[*] 576. In colloquial usage and in poetry the subject of an In direct Question is often attracted into the main clause as object (Accusative of Anticipation):—
- “nōstī Mārcellum quam tardus sit” (Fam. 8.10.3) , you know how slow Marcellus is. [For nōstī quam tardus sit Mārcellus . Cf. “I know thee who thou art.”]
- Cf. potestne igitur eārum rērum, quā rē futūrae sint, ūlla esse praesēnsiō; (Div. 2.15), can there be, then, any foreknowledge as to those things, why they will occur? [A similar use of the Objective Genitive.]
[*] Note.--In some cases the Object of Anticipation becomes the Subject by a change of voice, and an apparent mixture of relative and interrogative constructions is the result:—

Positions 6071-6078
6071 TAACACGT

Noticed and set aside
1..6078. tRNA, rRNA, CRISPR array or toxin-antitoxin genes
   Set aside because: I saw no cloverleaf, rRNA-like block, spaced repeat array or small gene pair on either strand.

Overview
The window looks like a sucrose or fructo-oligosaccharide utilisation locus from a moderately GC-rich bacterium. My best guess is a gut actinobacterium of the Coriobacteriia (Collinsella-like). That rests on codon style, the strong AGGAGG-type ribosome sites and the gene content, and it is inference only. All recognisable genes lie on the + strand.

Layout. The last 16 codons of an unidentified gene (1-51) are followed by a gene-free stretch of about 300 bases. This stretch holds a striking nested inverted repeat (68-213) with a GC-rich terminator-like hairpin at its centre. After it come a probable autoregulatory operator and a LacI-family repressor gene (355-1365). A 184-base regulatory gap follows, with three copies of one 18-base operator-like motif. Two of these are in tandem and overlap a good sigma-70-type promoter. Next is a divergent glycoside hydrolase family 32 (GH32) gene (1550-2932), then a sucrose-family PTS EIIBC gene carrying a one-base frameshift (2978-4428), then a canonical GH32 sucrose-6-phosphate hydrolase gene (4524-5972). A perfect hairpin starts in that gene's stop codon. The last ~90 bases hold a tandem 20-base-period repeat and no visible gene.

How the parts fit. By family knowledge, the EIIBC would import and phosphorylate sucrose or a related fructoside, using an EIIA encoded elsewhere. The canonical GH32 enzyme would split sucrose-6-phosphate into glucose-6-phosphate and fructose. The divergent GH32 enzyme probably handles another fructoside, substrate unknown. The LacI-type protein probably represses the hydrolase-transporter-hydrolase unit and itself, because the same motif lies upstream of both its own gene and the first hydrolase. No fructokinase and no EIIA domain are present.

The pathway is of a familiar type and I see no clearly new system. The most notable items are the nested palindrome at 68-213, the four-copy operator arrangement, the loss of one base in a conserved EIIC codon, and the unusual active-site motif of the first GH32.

- “ quīdam saepe in parvā pecūniā perspiciuntur quam sint levēs ” (Lael. 63) , it is often seen, in a trifling matter of money, how unprincipled some people are (some people are often seen through, how unprincipled they are).
- “quem ad modum Pompêium oppūgnārent ā mē indicātī sunt ” (Leg. Agr. 1.5) , it has been shown by me in what way they attacked Pompey (they have been shown by me, how they attacked).
- “circumfunduntur hostēs sī quem aditum reperīre possent ” (B. G. 6.37) , the enemy pour round [to see] if they can find entrance.
- “vīsam sī domī est ” (Ter. Haut. 170) , I will go see if he is at home.